My kindle arrived Tuesday, one day before my birthday. I have never been happier with a piece of technology in my entire life. I can find not one single thing to complain about with the possible exceptions that (1) there are not enough reading hours in the day, and (2) there are still a great number of books that I would like to have on my kindle that are not yet available in the electronic format. I even bought a "skin" for it, and it to me is now a beautiful work of art, that's sole purpose is to house and make available to me, various works of beautiful art.

Having this amazing device will in no way stop my purchasing of tangible, ink and paper books. It is like my father says, there is something extremely rewarding in that slightly musty, old paper smell, that they will never be able to recreate.On the other hand, should there be a disaster and I could not save shelves full of books, I will not have lost them completely.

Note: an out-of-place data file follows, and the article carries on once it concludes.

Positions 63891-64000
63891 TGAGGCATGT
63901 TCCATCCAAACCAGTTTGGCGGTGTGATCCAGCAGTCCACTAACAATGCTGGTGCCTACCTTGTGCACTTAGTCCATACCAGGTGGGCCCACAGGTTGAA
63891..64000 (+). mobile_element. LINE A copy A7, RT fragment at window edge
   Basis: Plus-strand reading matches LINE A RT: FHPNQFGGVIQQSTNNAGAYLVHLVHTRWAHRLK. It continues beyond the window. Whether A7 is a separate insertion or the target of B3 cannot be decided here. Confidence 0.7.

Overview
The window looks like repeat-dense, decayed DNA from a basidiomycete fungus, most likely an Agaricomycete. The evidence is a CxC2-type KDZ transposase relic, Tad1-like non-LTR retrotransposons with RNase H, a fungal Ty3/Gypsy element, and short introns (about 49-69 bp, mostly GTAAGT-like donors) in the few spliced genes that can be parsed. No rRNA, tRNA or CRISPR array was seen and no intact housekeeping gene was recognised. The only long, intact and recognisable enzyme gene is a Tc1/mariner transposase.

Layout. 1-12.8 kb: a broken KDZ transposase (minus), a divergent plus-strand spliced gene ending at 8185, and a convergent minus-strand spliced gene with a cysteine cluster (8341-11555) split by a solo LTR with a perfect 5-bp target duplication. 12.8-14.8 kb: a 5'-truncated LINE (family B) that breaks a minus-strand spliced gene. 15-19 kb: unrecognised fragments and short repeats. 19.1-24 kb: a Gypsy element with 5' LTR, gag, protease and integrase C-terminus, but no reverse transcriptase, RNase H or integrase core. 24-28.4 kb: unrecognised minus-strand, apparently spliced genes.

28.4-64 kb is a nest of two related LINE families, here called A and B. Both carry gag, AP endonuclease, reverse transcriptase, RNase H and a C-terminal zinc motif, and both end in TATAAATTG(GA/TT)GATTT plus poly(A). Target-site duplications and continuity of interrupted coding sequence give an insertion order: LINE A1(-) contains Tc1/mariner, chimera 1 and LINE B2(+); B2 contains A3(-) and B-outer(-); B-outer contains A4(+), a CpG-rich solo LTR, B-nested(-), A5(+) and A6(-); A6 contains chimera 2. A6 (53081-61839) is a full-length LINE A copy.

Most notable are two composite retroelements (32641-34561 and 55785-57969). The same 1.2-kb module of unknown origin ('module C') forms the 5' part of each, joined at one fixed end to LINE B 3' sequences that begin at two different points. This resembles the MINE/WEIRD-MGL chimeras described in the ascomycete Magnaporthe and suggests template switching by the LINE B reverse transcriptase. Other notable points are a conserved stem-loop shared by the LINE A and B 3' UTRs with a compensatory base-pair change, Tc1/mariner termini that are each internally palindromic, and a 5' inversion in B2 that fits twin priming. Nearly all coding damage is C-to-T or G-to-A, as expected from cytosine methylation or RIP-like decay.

Another BIG plus to the Kindle? You can easily take it anywhere. It is about the size of a paperback in diameter, but very thin. It weighs about half what a normal paperback does. You can customize it. You can adjust the text size. You can use it to browse the web. It can play mp3s. It can read to you. Okay...that was more than one plus. Oh, there are hundreds of books that you can get for free, or nearly free if you just look. Many independent authors will often publish a novel free at first to help you gain interest in their writings, and anything that has an expired copyright is free. It is also soon to be possible to be lent books through your local library on your kindle. No need to worry about the due date or late fees. It will return itself.